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Estimating the response and economic burden of rheumatoid arthritis patients treated with biologic disease-modifying antirheumatic drugs in Taiwan using the National Health Insurance Research Database (NHIRD).

Estimating the response and economic burden of rheumatoid arthritis patients treated with biologic disease-modifying antirheumatic drugs in Taiwan using the National Health Insurance Research Database (NHIRD).
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Shi Q, Li KJ, Treuer T, Wang BCM, Gaich CL, Lee CH, Wu WS, Furnback W, Tang CH,


Shi Q, Li KJ, Treuer T, Wang BCM, Gaich CL, Lee CH, Wu WS, Furnback W, Tang CH, (click to view)

Shi Q, Li KJ, Treuer T, Wang BCM, Gaich CL, Lee CH, Wu WS, Furnback W, Tang CH,

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PloS one 2018 04 0613(4) e0193489 doi 10.1371/journal.pone.0193489
Abstract
BACKGROUND
Previous studies in Taiwan utilizing the Taiwan’s National Health Insurance Database (NHIRD) have estimated the direct healthcare costs of RA patients, but they have not focused on patients on bDMARDs, or considered patients’ response to therapy.

OBJECTIVES
The objective of this study was to estimate the rate of inadequate response for patients newly treated with biologic disease-modifying antirheumatic drugs (bDMARDs) as well as their costs and resource use.

METHODS
Data were from the catastrophic illness file within the NHIRD from 1/1/2009 to 12/31/2013. Patients with RA, which was categorized by the presence of a catastrophic illness card, that were previously bDMARD-naïve, were included in this study if they initiated their first bDMARD during the index period. The index period included all of 2010, a pre-index period consisting of the index date- 365 days, and a follow-up period including the index date to 365 days post-index, were also included. Previously biologically-naïve patients were indexed into the study on the date of their first claim for a bDMARD. A validated algorithm was used to examine the rate of inadequate response (IR) in the biologically-naïve cohort of patients. Inadequate responders met one or more of the following criteria during their year of follow-up: low adherence (proportion of days covered <0.80); switched to or added a second bDMARD; added a new conventional synthetic DMARD (csDMARD); received ≥1 glucocorticoid injection; or increased oral glucocorticoid dosing. All-cause mean annual direct costs and resource use were measured in the year of follow-up. Costs were converted from NT$ to USD using 1 NT$ = 0.033 USD. RESULTS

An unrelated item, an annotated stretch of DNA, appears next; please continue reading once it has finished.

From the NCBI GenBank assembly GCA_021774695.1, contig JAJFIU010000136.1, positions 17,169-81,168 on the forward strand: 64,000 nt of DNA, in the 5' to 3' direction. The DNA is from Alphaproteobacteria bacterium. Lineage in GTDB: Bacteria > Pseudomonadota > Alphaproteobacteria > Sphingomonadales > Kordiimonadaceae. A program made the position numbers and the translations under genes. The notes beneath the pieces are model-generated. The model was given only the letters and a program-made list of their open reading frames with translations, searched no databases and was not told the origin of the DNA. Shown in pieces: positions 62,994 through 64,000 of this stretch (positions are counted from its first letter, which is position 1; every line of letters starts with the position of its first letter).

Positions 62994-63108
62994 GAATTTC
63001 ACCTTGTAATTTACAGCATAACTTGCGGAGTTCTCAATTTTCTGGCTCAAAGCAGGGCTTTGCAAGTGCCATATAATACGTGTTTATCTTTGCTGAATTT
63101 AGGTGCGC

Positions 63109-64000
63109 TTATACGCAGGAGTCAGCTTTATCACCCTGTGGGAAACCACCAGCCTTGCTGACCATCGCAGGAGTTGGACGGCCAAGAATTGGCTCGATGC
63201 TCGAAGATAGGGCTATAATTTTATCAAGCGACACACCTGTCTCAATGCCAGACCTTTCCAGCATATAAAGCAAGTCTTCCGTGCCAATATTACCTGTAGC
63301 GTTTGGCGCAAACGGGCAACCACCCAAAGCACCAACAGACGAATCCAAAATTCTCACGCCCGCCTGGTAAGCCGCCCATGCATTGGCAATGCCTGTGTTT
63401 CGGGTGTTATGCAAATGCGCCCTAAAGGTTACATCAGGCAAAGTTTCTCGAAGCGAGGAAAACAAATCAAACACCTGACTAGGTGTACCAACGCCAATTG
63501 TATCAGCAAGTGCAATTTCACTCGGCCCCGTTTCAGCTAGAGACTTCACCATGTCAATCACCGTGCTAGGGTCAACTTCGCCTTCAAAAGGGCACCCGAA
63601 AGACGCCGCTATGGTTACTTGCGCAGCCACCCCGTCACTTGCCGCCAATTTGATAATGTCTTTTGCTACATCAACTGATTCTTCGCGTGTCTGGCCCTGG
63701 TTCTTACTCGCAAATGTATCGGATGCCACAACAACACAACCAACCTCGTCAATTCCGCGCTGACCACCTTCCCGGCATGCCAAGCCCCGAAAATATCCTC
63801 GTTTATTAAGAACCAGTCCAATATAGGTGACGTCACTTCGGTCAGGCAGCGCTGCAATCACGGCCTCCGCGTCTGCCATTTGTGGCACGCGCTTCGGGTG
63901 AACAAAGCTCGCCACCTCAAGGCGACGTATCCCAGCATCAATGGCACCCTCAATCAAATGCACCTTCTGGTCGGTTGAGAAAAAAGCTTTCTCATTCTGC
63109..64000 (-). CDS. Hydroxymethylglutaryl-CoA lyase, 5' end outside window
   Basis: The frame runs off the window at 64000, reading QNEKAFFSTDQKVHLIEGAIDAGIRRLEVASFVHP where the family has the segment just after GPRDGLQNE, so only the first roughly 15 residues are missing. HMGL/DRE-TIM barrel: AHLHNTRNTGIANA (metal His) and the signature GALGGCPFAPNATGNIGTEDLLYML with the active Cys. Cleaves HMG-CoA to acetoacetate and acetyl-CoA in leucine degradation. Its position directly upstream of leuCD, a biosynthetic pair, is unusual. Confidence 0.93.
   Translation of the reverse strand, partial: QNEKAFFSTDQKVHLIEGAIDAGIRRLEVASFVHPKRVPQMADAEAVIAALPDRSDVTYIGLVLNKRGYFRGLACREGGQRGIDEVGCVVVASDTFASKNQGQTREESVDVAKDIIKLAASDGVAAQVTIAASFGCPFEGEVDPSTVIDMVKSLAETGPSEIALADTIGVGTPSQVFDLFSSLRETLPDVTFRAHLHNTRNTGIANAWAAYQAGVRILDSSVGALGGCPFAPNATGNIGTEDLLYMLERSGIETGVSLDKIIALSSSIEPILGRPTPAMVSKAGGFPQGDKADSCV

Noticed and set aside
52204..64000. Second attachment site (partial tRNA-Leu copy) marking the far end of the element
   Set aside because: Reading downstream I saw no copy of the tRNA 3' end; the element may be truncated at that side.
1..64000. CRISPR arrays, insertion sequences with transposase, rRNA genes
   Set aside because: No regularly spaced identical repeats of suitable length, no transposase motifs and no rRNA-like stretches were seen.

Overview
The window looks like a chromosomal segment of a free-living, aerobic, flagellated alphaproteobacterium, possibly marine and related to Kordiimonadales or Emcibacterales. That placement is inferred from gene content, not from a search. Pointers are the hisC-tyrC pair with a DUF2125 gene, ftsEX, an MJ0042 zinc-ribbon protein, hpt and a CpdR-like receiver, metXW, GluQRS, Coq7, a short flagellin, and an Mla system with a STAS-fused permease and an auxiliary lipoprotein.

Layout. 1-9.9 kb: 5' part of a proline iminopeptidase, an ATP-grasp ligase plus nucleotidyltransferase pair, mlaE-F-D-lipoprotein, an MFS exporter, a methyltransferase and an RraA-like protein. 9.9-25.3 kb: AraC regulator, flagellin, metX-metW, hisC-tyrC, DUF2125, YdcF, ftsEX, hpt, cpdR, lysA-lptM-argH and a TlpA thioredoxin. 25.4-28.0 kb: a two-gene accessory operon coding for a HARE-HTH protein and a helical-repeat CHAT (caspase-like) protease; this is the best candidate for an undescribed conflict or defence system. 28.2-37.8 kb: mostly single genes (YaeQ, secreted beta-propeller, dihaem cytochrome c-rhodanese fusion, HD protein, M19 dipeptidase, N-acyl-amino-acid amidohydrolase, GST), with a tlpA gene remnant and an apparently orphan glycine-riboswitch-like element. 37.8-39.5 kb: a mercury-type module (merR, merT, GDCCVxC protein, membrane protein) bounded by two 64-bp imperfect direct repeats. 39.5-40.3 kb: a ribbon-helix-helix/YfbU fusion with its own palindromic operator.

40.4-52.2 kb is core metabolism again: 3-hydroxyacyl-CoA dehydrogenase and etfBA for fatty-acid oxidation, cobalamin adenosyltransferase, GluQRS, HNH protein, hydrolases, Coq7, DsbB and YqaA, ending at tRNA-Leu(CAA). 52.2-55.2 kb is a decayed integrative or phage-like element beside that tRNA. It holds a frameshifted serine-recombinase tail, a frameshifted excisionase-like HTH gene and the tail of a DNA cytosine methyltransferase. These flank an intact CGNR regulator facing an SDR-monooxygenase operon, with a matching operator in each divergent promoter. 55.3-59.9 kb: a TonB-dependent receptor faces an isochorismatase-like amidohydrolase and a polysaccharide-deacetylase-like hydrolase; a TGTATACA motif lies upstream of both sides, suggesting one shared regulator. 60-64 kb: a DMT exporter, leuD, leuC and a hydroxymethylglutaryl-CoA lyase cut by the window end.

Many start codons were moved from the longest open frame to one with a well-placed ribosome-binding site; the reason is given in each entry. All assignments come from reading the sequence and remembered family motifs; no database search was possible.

A total of 818 patients with RA initiated their first bDMARD (54% etanercept and 46% adalimumab) in 2010. After one year of follow-up, 32% (n = 258) were classified as stable, 66% (n = 540) had an IR, and 2% (n = 20) were lost to follow-up. During the follow-up period mean annual total direct costs were $16,136 for stable patients compared to $14,154 for patients with IR. Mean annual non-medication direct costs were $937 for stable patients and $1,574 for patients with IR. Mean annual hospitalizations were higher for patients with IR (0.46) compared to stable patients (0.10) during the one year follow-up period.

CONCLUSIONS
The majority of patients that were previously naïve to bDMARDs had an IR to their first bDMARD during the year of follow-up. Patients with an IR had numerically increased all-cause resource utilization and non-medication costs during the follow-up period compared to patients with stable disease. This level of IR suggests an unmet need in the RA treatment paradigm.

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